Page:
Eighteen-year-old Liz Taggart has gone to a lovers' lane with her boyfriend, Owen Clark, who has not yet been introduced to her parents. Unbeknownst to them, a psychopath named Harold Loftus has been watching them. Loftus knocks Owen unconscious and overpowers Liz, taking her to a shack.
A couple on a motorcycle try to revive Owen with liquor, but they leave when he doesn't wake up. Police arrive and mistakenly conclude that Owen is drunk. At the station, night-shift captain Ed Bates hears the story and realizes that Liz is the daughter of the day-shift captain, Dan Taggart.
While holding Liz prisoner, Loftus tries to force himself on her. Loftus' mother, Mabel, phones police when her son does not return home. Liz manages to get hold of Loftus' gun, but she finds it's not loaded.
Taggart is furious with Owen, blaming him for what has happened; but his wife scolds Taggart for intimidating their daughter to the point that she kept her relationship secret. When the police officers find the shack, Owen saves Taggart's life by leaping on Loftus at the last second. Taggart begins beating Loftus, who cries out for his mother.
After Loftus is taken into custody, Taggart invites Owen to accompany Liz back home.Edmond O'Brien as Capt. Dan Taggart
Brian Donlevy as Capt. Ed Bates
Natalie Wood as Liz Taggart
Raymond Burr as Harold Loftus
Richard Anderson as Owen Clark
Irene Hervey as Helen Taggart
Carol Veazie as Mabel Loftus
Mary Lawrence as Madge Taggart
Anthony Caruso as Tony Chavez
George J. Lewis as George Gerrity
Peter Hansen as Dr. Frazee
Tina Carver as Marie Holzapple
Herb Vigran as Sgt. Jensen
A Cry in the Night was made for Alan Ladd's production company, Jaguar, despite Ladd not appearing in the cast. It was based on the novel "All Through the Night" by "Whit Masterson" (Robert Wade and Bill Miller) which had appeared in Cosmopolitan magazine. The New York Times described it as "an intensely compact book... and an unusually rich one" later saying it was one of the best films of the year. The director, Frank Tuttle, had worked with Ladd on a number of occasions, most recently in Hell on Frisco Bay, that had starred Edward G. Robinson who was discussed initially for the lead. The cast included Edmond O'Brien and Richard Anderson, who was Ladd's son in law and was borrowed from MGM. Brian Donlevy left a play commitment to appear in the film. Natalie Wood was under contract to Warner Bros. It has been claimed that Wood lobbied to play the role in part of exorcise demons from her own real life rape. During the making of the film, Natalie Wood had a relationship with Raymond Burr, despite Burr being gay.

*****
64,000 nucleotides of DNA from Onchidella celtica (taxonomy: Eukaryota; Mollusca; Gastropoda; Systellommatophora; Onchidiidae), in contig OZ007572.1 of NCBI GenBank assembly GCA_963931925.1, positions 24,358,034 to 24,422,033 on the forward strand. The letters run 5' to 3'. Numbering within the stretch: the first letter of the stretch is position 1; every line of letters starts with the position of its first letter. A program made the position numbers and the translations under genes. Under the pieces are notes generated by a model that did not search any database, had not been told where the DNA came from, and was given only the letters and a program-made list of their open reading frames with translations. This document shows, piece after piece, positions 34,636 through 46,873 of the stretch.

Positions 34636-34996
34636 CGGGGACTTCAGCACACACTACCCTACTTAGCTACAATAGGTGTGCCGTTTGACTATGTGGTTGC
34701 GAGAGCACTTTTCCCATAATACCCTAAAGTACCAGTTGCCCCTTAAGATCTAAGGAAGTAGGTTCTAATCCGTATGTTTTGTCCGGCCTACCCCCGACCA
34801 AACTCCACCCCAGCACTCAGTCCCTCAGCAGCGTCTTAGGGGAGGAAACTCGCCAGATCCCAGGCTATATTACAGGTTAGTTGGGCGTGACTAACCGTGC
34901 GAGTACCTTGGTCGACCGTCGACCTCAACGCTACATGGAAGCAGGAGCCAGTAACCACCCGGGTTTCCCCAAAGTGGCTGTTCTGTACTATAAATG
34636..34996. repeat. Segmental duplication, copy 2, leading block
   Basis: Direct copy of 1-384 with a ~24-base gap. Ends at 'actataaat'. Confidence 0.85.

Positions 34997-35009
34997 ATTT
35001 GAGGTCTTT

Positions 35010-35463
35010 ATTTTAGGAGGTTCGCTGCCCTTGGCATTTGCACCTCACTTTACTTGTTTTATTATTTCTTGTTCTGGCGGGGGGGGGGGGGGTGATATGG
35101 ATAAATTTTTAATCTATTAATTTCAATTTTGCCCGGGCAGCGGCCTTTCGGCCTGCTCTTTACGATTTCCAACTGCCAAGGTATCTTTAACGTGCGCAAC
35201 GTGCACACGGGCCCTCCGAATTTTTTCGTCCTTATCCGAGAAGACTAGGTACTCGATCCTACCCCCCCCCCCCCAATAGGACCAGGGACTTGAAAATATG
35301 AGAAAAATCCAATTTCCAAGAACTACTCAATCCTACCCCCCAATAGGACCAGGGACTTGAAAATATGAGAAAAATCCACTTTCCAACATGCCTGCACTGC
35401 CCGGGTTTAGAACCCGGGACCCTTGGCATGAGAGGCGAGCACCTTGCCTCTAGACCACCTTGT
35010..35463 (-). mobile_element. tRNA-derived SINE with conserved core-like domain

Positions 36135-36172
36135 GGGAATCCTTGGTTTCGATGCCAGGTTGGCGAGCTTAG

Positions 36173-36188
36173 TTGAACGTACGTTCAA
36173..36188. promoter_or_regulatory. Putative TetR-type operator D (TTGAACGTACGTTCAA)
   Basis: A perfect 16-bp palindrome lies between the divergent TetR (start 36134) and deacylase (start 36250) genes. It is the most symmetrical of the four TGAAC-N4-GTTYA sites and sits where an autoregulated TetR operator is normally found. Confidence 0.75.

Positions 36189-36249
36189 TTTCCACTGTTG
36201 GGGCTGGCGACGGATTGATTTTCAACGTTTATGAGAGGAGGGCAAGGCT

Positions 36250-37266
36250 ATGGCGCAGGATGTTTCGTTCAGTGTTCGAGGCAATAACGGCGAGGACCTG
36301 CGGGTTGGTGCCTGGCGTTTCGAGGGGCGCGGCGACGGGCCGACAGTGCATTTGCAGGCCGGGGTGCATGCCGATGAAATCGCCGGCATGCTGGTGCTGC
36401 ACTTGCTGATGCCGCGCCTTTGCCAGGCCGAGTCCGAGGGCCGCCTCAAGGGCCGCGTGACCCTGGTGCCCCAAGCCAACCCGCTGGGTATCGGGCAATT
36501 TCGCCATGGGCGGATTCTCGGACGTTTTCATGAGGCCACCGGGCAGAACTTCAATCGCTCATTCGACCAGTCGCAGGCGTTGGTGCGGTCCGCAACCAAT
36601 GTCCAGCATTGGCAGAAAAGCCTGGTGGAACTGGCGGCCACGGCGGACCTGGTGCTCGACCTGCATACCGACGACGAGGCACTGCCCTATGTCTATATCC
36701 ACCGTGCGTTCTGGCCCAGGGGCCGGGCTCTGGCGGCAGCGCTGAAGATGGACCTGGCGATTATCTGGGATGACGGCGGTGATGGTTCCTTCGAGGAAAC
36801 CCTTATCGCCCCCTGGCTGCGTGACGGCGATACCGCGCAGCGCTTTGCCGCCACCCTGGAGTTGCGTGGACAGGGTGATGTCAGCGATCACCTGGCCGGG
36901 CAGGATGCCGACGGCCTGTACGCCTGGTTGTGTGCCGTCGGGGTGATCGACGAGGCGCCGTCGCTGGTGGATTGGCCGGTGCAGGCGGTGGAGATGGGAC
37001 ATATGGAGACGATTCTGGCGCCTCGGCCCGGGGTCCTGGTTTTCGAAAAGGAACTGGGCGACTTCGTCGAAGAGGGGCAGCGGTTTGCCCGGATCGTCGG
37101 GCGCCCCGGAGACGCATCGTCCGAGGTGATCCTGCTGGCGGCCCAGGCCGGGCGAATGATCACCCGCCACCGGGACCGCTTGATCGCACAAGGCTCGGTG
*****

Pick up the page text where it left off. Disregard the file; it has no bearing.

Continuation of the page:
According to Turner Classic Movies, a number of changes were made from the novel:
The girl in the book was knocked out early on and treated like a piece of furniture from then on. Her boyfriend wanted to help rescue her, but was sidelined by her bullying father, an unsympathetic brute in pursuit of an equally monstrous villain. There just wasn't much there for any actor to grab a hold of. David Dortort took the book's outline and reconfigured its details to make the characters more compelling: the sex fiend was now a repressed mamma's boy. This 32-year old virgin has no other way to spend time with a woman aside from abducting her to a secret lair. And the object of his rapacious attention would no longer be an unconscious object, but a girl equally frustrated by the smothering attention of an overprotective parent, and capable of recognizing some humanity in her attacker. The boyfriend would no longer be relegated to the margins of the story, but would join the father in the hunt, where the two would have plenty of dramatic tension and mutual disrespect crackling between them.
Film critic Bosley Crowther of The New York Times wrote in his review: "NATALIE WOOD, Warner Brothers' seemingly ubiquitous teen-ager, who so far this year has endured quivering captivity in The Searchers and The Burning Hills, again plays the vulnerable feminine hostage in A Cry in the Night, which came to the Palace yesterday. This time Miss Wood's abductor is a sex-crazed maniac, played by Raymond Burr. He snatches poor Natalie from the arms of her boy friend at a place called Lover's Loop and holds her under duress at an abandoned brick factory throughout the length of this rather tasteless and make-shift melodrama."
In Manoah Bowman's 2016 book Natalie Wood (Turner Classic Movies): Reflections on a Legendary Life, he states Natalie had to "fight to be cast in A Cry in the Night after completing Rebel hoping to stretch her dramatic skills in a gritty psychological thriller." Instead, the film "proved to be a disappointment", although her co–star, Raymond Burr and Natalie started dating.
A Cry in the Night was released on August 31, 1956, at the Palace Theatre in New York City. The film was released on DVD on July 26, 2016 by Warner Home Video on the Warner Archive Collection.